By Isikoff, Michael
Newsweek , Vol. 155, No. 25
Byline: Michael Isikoff
The Obama administration is quietly ratcheting up its campaign against national-security leaks with a series of moves that are surprising intelligence-community veterans. One recent example: a memo, signed by National Intelligence Director Dennis Blair before his departure last month, that will require Justice Department prosecutors to make quick decisions about charging federal employees suspected of disclosing classified info.
The memo, which got full backing from the intel agencies, lays out a new protocol for the handling of leak probes. Justice prosecutors will have to meet deadlines once intelligence agencies refer to them instances of suspected leaking, says a senior intel official who asked not to be identified talking about a sensitive document. If they don't, the cases will be returned to the agencies, where officials could impose tough disciplinary sanctions--like stripping employees of security clearance--even when there's not enough evidence to criminally prosecute them. "If you're in the intelligence community and you lose your security clearance, you're pretty much out of luck," says another administration official who requested anonymity for the same reason. (Wendy Morigi, a spokeswoman for the Office of the Director of National Intelligence, says the new policy will "streamline" leak probes and "help to detect and deter unauthorized disclosures." A Justice spokesman says, "We take leaks of classified information extremely seriously.")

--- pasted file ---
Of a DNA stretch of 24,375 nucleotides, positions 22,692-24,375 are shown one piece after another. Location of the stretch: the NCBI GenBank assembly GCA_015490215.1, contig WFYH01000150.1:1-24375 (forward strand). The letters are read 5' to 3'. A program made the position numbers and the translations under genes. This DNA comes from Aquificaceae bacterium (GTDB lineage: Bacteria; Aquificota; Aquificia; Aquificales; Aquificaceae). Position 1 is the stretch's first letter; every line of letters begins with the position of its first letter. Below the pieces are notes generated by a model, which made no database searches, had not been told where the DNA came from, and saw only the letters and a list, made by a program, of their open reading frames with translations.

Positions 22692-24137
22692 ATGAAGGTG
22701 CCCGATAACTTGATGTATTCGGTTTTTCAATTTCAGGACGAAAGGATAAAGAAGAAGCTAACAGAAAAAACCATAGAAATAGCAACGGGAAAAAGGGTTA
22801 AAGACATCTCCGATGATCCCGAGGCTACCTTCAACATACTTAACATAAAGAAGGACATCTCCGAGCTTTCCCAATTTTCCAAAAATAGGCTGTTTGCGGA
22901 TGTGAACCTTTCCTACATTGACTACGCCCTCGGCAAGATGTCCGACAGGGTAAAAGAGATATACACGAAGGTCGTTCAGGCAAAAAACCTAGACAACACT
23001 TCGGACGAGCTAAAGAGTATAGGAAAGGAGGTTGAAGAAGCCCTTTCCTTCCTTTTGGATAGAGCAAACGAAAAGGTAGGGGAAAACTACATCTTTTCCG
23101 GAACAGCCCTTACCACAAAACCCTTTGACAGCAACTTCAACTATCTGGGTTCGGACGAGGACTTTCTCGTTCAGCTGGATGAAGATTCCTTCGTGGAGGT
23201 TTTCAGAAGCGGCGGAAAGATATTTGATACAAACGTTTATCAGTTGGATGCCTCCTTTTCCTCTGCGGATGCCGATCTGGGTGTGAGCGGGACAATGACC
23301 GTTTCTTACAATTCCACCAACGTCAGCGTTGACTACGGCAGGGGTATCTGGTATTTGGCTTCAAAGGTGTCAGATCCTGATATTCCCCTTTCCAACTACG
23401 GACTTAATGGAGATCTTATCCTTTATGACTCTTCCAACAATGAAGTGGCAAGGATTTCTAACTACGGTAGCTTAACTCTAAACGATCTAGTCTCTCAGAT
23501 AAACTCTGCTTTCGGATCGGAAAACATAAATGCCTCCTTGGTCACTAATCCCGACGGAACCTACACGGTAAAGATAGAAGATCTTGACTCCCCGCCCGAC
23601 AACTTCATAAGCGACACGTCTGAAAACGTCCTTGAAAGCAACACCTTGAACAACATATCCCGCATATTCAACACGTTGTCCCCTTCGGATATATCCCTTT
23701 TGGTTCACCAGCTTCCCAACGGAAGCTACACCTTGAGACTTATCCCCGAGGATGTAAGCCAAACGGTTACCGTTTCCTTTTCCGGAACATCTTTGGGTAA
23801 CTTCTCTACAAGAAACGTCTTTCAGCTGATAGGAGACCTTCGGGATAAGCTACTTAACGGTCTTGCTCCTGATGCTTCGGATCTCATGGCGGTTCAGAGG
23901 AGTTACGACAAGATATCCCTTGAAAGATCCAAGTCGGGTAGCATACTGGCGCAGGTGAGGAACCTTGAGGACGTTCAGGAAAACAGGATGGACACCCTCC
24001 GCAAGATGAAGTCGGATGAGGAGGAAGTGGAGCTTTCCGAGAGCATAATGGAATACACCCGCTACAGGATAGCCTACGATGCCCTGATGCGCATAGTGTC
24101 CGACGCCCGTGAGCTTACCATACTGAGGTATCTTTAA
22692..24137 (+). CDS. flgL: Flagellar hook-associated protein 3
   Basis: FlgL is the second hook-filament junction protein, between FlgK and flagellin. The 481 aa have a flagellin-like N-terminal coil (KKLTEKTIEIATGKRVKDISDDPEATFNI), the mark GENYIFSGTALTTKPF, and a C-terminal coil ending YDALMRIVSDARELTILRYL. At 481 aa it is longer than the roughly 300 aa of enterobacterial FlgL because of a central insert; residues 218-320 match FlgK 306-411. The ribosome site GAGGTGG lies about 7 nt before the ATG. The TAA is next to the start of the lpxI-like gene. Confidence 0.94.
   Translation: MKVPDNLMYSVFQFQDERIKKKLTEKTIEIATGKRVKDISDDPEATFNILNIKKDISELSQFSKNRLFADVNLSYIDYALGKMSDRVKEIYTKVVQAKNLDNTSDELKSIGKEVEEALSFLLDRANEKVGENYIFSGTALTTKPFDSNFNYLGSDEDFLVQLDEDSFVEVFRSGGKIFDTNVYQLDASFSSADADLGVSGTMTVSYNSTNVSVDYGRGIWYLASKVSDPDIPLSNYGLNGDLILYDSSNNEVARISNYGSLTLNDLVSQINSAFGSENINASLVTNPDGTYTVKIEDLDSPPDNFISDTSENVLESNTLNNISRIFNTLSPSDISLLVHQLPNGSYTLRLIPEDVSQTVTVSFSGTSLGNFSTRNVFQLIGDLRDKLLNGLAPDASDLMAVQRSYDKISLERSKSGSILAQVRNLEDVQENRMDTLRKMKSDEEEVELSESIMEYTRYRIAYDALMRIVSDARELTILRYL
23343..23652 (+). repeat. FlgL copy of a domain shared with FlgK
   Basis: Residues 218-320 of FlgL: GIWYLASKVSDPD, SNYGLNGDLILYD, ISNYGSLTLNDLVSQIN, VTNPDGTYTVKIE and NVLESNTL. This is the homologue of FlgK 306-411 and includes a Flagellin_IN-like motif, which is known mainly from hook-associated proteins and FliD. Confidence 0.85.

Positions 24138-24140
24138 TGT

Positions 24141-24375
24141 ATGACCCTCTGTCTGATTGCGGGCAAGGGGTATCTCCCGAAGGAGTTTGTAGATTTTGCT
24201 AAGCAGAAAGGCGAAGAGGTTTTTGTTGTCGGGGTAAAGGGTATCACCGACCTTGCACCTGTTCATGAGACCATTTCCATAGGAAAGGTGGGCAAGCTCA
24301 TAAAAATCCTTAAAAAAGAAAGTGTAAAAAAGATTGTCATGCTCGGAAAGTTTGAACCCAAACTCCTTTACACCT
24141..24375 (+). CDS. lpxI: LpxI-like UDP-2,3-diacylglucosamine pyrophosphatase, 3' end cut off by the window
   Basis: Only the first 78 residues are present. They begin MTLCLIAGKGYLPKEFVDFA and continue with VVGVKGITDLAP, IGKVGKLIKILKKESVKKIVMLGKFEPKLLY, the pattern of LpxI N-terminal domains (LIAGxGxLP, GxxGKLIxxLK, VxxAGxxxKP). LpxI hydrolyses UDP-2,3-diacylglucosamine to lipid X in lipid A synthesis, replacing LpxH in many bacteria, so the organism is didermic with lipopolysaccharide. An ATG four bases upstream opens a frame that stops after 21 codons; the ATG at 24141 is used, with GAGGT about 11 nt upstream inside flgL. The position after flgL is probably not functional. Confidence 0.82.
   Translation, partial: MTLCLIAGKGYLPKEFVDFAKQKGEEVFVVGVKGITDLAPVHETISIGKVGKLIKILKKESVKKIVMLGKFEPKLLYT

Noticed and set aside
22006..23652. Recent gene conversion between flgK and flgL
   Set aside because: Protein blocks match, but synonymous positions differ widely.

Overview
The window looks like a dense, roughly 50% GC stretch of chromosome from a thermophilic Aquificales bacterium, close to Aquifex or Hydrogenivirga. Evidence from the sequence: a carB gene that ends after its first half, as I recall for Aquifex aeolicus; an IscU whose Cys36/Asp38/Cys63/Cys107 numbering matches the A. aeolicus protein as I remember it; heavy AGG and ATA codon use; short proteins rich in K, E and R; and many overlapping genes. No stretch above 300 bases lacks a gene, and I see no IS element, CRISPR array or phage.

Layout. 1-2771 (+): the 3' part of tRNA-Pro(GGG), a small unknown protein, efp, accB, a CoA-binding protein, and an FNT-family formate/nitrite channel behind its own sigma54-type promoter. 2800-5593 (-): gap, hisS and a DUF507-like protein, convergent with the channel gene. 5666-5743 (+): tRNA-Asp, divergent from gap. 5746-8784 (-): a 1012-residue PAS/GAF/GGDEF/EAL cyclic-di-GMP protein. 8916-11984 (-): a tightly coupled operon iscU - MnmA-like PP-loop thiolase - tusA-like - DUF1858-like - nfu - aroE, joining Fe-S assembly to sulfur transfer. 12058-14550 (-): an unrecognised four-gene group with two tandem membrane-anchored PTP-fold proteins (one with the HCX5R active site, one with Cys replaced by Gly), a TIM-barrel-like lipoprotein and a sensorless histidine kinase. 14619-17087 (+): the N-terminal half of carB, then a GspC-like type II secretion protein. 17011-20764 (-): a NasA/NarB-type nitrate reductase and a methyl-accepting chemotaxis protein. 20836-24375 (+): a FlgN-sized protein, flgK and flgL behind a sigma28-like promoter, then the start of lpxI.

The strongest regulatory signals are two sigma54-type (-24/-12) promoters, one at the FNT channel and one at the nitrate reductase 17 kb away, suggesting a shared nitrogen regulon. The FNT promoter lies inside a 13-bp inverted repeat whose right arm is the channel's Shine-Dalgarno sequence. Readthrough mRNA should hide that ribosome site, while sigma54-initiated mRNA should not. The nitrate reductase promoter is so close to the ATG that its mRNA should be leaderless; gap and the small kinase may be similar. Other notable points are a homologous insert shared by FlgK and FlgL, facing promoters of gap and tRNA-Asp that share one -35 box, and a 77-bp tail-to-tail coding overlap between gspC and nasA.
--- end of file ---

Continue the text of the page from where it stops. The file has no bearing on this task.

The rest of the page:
The impetus for the new protocol was frustration with the fact that, under George W. Bush, high-profile probes (into disclosures about secret CIA prisons and the National Security Agency's warrantless wiretapping) dragged on for years. …